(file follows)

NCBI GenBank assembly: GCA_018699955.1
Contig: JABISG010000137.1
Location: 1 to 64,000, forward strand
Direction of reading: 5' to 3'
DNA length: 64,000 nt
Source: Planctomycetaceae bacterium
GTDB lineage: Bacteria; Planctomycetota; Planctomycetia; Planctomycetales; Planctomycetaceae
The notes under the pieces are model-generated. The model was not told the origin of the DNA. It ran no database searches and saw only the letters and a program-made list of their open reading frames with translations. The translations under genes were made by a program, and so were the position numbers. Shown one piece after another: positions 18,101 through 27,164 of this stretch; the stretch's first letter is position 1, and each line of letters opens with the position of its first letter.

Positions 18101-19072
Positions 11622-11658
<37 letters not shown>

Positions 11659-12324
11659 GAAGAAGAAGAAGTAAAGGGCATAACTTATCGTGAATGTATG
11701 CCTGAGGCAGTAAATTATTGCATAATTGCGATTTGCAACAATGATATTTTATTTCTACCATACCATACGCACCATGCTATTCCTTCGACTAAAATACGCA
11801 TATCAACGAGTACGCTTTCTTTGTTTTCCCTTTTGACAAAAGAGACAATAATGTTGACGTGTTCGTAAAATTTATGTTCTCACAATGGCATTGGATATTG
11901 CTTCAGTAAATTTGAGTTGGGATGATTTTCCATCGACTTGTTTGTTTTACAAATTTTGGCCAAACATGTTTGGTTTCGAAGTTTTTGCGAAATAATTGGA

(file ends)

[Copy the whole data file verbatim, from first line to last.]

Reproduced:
NCBI GenBank assembly: GCA_018699955.1
Contig: JABISG010000137.1
Location: 1 to 64,000, forward strand
Direction of reading: 5' to 3'
DNA length: 64,000 nt
Source: Planctomycetaceae bacterium
GTDB lineage: Bacteria; Planctomycetota; Planctomycetia; Planctomycetales; Planctomycetaceae
The notes under the pieces are model-generated. The model was not told the origin of the DNA. It ran no database searches and saw only the letters and a program-made list of their open reading frames with translations. The translations under genes were made by a program, and so were the position numbers. Shown one piece after another: positions 18,101 through 27,164 of this stretch; the stretch's first letter is position 1, and each line of letters opens with the position of its first letter.

Positions 18101-19072
Positions 11622-11658
<37 letters not shown>

Positions 11659-12324
11659 GAAGAAGAAGAAGTAAAGGGCATAACTTATCGTGAATGTATG
11701 CCTGAGGCAGTAAATTATTGCATAATTGCGATTTGCAACAATGATATTTTATTTCTACCATACCATACGCACCATGCTATTCCTTCGACTAAAATACGCA
11801 TATCAACGAGTACGCTTTCTTTGTTTTCCCTTTTGACAAAAGAGACAATAATGTTGACGTGTTCGTAAAATTTATGTTCTCACAATGGCATTGGATATTG
11901 CTTCAGTAAATTTGAGTTGGGATGATTTTCCATCGACTTGTTTGTTTTACAAATTTTGGCCAAACATGTTTGGTTTCGAAGTTTTTGCGAAATAATTGGA